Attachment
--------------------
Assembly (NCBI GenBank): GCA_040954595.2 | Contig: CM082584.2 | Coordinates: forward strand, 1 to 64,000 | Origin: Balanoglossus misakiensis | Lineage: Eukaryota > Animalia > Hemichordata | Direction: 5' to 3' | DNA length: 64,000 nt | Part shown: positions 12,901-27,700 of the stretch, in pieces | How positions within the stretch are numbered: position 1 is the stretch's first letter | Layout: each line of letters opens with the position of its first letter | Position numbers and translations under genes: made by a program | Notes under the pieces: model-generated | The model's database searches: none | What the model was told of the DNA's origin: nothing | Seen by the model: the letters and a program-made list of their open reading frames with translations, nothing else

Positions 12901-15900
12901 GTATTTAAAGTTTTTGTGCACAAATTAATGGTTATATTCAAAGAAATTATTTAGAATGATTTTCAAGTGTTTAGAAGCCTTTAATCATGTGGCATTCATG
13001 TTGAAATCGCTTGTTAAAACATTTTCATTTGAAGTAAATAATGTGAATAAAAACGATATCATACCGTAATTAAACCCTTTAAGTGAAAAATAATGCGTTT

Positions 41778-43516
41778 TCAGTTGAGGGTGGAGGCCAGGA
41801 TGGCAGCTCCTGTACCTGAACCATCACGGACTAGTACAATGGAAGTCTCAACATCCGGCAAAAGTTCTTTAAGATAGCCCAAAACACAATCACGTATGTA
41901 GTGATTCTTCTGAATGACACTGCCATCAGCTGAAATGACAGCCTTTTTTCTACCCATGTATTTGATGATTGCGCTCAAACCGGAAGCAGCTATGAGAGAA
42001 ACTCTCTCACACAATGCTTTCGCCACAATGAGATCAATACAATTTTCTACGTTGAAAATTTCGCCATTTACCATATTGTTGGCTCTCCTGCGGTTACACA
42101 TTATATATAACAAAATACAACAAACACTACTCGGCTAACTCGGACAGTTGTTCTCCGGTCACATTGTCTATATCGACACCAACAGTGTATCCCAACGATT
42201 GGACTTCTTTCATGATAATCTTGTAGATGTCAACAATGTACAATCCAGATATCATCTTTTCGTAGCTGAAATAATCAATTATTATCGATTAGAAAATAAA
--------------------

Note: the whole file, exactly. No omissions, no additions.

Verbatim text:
Assembly (NCBI GenBank): GCA_040954595.2 | Contig: CM082584.2 | Coordinates: forward strand, 1 to 64,000 | Origin: Balanoglossus misakiensis | Lineage: Eukaryota > Animalia > Hemichordata | Direction: 5' to 3' | DNA length: 64,000 nt | Part shown: positions 12,901-27,700 of the stretch, in pieces | How positions within the stretch are numbered: position 1 is the stretch's first letter | Layout: each line of letters opens with the position of its first letter | Position numbers and translations under genes: made by a program | Notes under the pieces: model-generated | The model's database searches: none | What the model was told of the DNA's origin: nothing | Seen by the model: the letters and a program-made list of their open reading frames with translations, nothing else

Positions 12901-15900
12901 GTATTTAAAGTTTTTGTGCACAAATTAATGGTTATATTCAAAGAAATTATTTAGAATGATTTTCAAGTGTTTAGAAGCCTTTAATCATGTGGCATTCATG
13001 TTGAAATCGCTTGTTAAAACATTTTCATTTGAAGTAAATAATGTGAATAAAAACGATATCATACCGTAATTAAACCCTTTAAGTGAAAAATAATGCGTTT

Positions 41778-43516
41778 TCAGTTGAGGGTGGAGGCCAGGA
41801 TGGCAGCTCCTGTACCTGAACCATCACGGACTAGTACAATGGAAGTCTCAACATCCGGCAAAAGTTCTTTAAGATAGCCCAAAACACAATCACGTATGTA
41901 GTGATTCTTCTGAATGACACTGCCATCAGCTGAAATGACAGCCTTTTTTCTACCCATGTATTTGATGATTGCGCTCAAACCGGAAGCAGCTATGAGAGAA
42001 ACTCTCTCACACAATGCTTTCGCCACAATGAGATCAATACAATTTTCTACGTTGAAAATTTCGCCATTTACCATATTGTTGGCTCTCCTGCGGTTACACA
42101 TTATATATAACAAAATACAACAAACACTACTCGGCTAACTCGGACAGTTGTTCTCCGGTCACATTGTCTATATCGACACCAACAGTGTATCCCAACGATT
42201 GGACTTCTTTCATGATAATCTTGTAGATGTCAACAATGTACAATCCAGATATCATCTTTTCGTAGCTGAAATAATCAATTATTATCGATTAGAAAATAAA